The World We Share: Meet Imerson

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Ivorian migrant living in London, pictured at Brixton

Imerson’s story starts at the young age of 26 when he left home in the West Africa’s Ivory Coast. He emigrated to London as a student to pursue his higher education. Back then, completing a course was a condition for migrants to be granted a British residency permit after graduation.  

“My biggest accomplishment has been finishing my studies because it’s a part of you. It can’t be taken away from you. With it, you can go anywhere.” 

Despite the struggles he faced living in a foreign country, Imerson passed all his exams, earned an MBA in Business Management, and landed a job as a hotel manager. 

When asked where he found his relentless motivation to succeed against the odds, Imerson was quick to reveal it was thanks to Richard Branson’s autobiography.  

“In life, you can succeed at anything when you put all of your trust and focus on achieving it.” 

Family plays a central part in Imerson’s life. Once settled in London, he got married and had three children. They’re now nine, eleven, and sixteen. 

Migrant from Ivory Coast living in London, pictured at Brixton

Our guest’s voice fills with melancholy when he tells us how much he misses his father back home in the Ivory Coast. 

“I’m lucky that my father is still alive. I send him money on my birthday.” 

Although Imerson can only go back home once every two years, he’s happy that he can care for his father’s financial wellbeing from London. But our guest values something more enriching than money. He places a high value on human interactions that come from the heart.  

“Everything here is about money”, asserts Imerson, with feelings of disappointment in today’s culture of endlessly chasing after wealth.“Today, the value of personal connection has been lost.” 

Imerson reminds us of something we sometimes neglect – the value of picking up the phone and calling a loved one to find out how they are. This should be a habitual action, and carries more weight than just sending a check.

In life, you need to focus on what you want to be. I see friends who came from overseas who forget where they come from and their purpose for being in Europe, or anywhere. I tell my sister that life is not easy, but, if you really want what you want, you’ll get it. Many people who come here [and don’t succeed] have changed their mind. “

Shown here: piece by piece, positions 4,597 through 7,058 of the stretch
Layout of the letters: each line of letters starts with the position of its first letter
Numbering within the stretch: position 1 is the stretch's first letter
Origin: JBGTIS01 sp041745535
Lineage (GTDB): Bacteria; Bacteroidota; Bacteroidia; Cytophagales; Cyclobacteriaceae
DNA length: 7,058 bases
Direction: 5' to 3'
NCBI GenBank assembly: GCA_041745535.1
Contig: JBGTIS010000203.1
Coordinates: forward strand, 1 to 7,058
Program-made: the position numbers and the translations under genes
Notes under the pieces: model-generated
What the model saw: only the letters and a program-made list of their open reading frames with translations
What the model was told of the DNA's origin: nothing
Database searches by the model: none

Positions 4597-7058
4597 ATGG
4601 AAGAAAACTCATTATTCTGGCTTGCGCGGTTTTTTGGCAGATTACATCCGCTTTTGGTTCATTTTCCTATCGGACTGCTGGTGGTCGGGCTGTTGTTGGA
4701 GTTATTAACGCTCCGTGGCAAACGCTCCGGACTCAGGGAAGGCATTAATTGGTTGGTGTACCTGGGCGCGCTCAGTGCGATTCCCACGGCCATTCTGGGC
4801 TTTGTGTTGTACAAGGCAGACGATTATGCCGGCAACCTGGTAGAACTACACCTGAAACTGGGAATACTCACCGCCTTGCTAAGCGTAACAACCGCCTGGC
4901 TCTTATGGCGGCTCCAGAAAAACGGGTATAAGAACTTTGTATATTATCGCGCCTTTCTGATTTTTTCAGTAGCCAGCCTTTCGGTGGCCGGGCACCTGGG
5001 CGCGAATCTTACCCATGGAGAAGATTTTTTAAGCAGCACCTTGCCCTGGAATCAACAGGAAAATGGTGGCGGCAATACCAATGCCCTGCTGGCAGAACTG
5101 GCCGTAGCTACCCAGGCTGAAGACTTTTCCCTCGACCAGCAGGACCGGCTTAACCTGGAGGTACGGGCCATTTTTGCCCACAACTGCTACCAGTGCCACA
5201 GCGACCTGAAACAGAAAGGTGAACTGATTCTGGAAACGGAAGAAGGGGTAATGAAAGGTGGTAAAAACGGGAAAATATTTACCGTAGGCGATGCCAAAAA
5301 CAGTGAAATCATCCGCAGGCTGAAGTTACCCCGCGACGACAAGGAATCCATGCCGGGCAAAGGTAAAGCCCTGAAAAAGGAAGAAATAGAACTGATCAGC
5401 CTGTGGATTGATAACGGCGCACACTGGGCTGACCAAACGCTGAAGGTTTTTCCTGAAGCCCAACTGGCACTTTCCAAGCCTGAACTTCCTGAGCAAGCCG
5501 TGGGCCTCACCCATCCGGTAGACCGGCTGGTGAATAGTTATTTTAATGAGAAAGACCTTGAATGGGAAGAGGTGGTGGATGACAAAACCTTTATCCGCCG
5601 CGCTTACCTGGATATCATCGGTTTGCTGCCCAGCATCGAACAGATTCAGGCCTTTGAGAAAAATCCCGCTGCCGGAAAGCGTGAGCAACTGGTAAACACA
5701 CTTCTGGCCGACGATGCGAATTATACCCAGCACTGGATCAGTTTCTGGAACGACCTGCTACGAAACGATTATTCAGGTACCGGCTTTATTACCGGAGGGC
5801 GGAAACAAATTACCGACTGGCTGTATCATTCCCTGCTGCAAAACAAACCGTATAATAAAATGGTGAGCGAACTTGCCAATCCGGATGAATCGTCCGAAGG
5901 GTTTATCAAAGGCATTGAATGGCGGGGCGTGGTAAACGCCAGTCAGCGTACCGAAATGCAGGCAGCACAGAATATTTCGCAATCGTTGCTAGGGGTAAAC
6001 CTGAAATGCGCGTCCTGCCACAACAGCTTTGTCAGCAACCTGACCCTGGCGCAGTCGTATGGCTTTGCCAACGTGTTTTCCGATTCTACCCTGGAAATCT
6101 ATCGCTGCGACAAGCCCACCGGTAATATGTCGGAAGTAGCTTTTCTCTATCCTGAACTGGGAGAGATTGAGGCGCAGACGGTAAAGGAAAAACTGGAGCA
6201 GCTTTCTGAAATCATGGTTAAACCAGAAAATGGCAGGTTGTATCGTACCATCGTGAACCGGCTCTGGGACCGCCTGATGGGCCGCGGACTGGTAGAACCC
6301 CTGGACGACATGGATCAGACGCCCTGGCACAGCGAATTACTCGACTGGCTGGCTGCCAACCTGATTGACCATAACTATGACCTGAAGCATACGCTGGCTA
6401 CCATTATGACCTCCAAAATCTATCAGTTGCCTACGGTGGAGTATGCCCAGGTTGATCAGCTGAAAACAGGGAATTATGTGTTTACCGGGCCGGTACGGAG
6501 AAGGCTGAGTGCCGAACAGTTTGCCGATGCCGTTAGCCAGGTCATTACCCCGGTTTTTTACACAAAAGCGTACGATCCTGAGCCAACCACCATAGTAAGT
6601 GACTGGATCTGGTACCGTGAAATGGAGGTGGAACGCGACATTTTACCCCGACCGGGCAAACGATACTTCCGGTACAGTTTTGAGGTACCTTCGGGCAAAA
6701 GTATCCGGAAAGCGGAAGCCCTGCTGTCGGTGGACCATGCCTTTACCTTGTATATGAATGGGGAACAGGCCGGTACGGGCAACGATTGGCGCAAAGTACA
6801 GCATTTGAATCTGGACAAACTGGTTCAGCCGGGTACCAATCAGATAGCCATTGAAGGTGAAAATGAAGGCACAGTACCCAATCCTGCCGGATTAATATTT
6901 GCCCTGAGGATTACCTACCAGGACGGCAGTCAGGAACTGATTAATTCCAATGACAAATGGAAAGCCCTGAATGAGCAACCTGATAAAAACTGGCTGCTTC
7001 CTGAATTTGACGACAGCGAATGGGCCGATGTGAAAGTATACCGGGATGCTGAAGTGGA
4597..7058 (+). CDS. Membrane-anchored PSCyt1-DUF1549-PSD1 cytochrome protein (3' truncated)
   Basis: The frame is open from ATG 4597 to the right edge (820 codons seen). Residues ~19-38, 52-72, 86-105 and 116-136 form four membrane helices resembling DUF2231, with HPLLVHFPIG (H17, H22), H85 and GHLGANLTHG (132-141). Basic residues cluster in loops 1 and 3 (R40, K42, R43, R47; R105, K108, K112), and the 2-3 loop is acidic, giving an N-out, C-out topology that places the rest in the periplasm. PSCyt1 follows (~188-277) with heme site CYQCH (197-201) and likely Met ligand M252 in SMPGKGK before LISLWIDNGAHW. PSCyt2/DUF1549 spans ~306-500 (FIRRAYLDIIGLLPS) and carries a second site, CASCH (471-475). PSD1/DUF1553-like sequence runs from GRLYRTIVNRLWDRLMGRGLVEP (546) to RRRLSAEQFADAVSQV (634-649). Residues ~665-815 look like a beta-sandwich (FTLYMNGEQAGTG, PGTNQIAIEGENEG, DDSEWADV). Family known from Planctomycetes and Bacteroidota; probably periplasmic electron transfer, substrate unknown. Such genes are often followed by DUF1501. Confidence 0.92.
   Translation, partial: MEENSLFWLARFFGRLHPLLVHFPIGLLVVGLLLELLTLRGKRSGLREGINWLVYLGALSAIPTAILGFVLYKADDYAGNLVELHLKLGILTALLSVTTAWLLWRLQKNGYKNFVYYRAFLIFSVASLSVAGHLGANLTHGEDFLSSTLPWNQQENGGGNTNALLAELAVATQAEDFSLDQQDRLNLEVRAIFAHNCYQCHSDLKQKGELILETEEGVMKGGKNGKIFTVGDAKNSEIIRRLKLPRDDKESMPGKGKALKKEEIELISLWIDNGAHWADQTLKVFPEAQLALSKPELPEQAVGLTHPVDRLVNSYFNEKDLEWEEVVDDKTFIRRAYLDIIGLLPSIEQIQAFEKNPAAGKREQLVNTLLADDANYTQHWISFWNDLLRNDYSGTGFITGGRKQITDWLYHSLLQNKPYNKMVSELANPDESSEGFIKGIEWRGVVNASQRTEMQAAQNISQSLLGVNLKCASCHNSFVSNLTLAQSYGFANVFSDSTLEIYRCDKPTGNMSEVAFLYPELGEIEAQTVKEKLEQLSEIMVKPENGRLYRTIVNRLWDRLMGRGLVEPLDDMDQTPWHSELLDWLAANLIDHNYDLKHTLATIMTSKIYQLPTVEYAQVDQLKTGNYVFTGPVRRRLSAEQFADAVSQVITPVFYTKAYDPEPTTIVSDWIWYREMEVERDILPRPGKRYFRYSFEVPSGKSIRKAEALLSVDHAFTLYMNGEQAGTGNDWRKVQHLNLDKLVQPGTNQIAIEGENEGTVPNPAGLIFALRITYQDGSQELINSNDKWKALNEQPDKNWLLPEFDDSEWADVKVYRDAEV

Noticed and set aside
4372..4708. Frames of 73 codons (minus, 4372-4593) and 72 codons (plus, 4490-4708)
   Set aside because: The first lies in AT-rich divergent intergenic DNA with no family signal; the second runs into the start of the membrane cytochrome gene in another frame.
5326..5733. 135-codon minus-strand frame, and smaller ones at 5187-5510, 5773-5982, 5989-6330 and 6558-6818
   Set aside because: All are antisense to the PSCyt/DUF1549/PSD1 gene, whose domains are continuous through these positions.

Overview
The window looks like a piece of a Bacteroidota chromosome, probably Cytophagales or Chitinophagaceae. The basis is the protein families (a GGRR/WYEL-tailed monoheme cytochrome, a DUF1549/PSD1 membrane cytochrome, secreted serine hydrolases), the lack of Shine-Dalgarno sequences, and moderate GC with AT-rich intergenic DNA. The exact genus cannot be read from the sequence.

Migrant from Ivory Coast living in London, pictured at Brixton

Despite having fled poverty and earned the right to stay as a permanent UK resident, Imerson has other plans. His big eyes light up and a smile beams from his face as he tells us about his bright future. Our guest plans to return to the Ivory Coast and invest in farming. He wants to grow cocoa and develop a rubber plantation. In fact, his business plans are already set in motion. 

“At the moment, I have bought 15 acres of land for a rubber plantation.” 

Imerson’s motivation to become an entrepreneur in his home country was spurred by the success of his friends who achieved the same. Like him, they emigrated from the Ivory Coast to for better professional training in their host country. They also built up the funds they needed to develop a flourishing business back in the Ivory Coast. Imerson is keen to follow in their footsteps and eventually retire there. 

Ria is proud to help entrepreneurs like Imerson achieve their dreams of retiring back home with the financial freedom they’ve always wanted. Millions of migrants like him use money transfers to build a business abroad, setting the path for their eventual return and furthering their communities’ development. At Ria, we’re honored to help them in their journey, giving customers the possibility of bridging the distance between where they work and where their heart is.

To read more stories like Imerson’s, check out our The World We Share series here.

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